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January 2014
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April 2014

Living in the HealthCare IT Bubble

Reality is a harsh mistress.  With the advances in Electronic Health Records, patient portals and records transport ala Direct X.509, my peers and I see a very bright future for healthcare in the U.S. and talk about all the great things we have accomplished.

Then a friend gets sick and enters the U.S. medical system and the bubble bursts.  The following happened over the last two weeks.   They have an issue and go to the ER of an Atlanta hospital.  Afterwards they are sent to their primary care physician and get a blood workup.  And sent for a CT scan at the imaging center.   The physician, hospital and imaging center are part of the same healthcare delivery system and all have the same EHR from a company in Tampa Florida.

First I contacted the medical records department at the hospital to get the CCD for the ER visit through their patient portal.  After being directed to four different people, they had no idea what a patient portal was.

The blood panel came back from the lab and since the physician had no patient portal, they sent a fax of the results.  The physician got the CT scan and was concerned (if you guessed the imaging center didn't have a patient portal, you would be correct).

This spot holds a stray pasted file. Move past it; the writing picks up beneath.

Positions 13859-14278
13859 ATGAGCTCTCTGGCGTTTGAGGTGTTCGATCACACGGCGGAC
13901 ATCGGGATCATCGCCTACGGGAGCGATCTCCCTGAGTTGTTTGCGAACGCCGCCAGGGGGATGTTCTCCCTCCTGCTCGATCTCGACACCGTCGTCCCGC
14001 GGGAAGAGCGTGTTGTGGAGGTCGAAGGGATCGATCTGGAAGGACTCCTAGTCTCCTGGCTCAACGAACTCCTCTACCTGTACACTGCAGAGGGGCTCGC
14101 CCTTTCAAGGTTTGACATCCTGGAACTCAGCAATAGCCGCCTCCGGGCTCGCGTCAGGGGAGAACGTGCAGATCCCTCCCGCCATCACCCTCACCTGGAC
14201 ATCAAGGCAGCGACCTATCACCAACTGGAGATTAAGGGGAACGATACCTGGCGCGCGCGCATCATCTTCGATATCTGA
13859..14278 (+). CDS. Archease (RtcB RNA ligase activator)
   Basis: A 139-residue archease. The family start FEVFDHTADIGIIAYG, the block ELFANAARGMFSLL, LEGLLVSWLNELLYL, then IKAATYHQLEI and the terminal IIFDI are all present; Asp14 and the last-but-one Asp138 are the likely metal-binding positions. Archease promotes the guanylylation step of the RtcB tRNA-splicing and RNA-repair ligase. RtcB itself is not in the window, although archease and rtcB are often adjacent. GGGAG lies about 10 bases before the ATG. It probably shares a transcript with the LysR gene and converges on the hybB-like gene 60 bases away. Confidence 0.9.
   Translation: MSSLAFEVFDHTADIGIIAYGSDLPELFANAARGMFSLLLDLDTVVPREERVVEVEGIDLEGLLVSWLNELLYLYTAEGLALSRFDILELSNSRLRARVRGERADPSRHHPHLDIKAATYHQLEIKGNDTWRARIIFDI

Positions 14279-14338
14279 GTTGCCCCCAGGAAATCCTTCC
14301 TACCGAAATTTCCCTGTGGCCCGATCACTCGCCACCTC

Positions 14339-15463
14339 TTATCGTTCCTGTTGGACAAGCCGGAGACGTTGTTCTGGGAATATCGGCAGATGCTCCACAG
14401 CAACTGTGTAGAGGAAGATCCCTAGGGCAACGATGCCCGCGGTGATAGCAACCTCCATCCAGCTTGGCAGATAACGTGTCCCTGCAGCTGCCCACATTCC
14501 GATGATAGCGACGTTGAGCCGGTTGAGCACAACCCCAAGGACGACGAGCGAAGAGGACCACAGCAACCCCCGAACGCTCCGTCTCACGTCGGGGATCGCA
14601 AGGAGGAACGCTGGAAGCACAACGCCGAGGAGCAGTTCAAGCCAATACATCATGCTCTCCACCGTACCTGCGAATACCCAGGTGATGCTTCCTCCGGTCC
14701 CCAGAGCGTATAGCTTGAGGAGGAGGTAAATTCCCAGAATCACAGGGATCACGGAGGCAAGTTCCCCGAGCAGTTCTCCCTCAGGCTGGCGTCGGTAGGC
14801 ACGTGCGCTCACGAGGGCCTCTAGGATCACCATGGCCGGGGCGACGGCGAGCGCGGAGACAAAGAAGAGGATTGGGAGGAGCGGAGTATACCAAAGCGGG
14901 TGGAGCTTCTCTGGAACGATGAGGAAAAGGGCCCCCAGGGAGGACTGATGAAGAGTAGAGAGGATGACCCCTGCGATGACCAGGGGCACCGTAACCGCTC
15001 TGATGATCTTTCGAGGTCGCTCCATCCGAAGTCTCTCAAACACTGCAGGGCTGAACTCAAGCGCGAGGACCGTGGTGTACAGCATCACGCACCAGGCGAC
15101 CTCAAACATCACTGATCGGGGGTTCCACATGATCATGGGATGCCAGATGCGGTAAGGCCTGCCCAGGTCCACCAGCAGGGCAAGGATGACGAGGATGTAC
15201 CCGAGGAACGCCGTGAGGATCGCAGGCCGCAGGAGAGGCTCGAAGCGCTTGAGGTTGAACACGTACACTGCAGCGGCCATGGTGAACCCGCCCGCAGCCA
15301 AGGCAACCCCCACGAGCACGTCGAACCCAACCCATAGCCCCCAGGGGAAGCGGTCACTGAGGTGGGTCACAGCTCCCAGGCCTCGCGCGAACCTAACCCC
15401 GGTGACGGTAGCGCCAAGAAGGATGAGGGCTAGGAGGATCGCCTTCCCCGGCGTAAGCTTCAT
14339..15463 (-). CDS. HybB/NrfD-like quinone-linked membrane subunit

My friend was sent to a surgeon on a referral.  During his examination he prescribed a simple medical procedure to correct what he saw.  He too was part of the network, but never got the CT scan or physicians report and we did not have copies.  Fortunately it was brought to his attention before he left, he ordered a rush on the reports and he scheduled surgery.

In the hospital the mishaps continued.  During prep for surgery the anesthesiologist went over the check list and stated the patient weighed 110 kilograms.  She was corrected and told 110 pounds.  The surgical nurse said not to worry, it happens all the time with the EHR but they always catch it in the operating room.

After the surgery and a few days on the med-surgical ward, the physician specifically prescribed a non-opiate pain medication.  Well, the pharmacy couldn't deliver it in 6 hours so she was given an opiate and had a severe reaction to it. 

6 hours later she was given the correct drug, to be repeated in 6 hours.  3 hours later the nurse came in to deliver the next dose.  She hadn't looked carefully at the chart.  When questioned, she said it was no big deal because the system would have caught it.

In discussions with the physicians and staff, it turns out they do have an patient portal.  It just doesn't work.

And this is one of the best hospital systems in Atlanta.  I'm sure they collect their MU1 and MU2 payments.  And the CEO makes over $1.5M a year.

added: Overall, the staff and the physicians are excellent.  Poor UX design, implementation and training resulted in these issues, and that's on us.  Depending on a system to catch your medication errors is like waiting to change the oil in your car when the check engine light comes on.  And that's a training issue all the way up to the CEO!

We have a lot of work to do.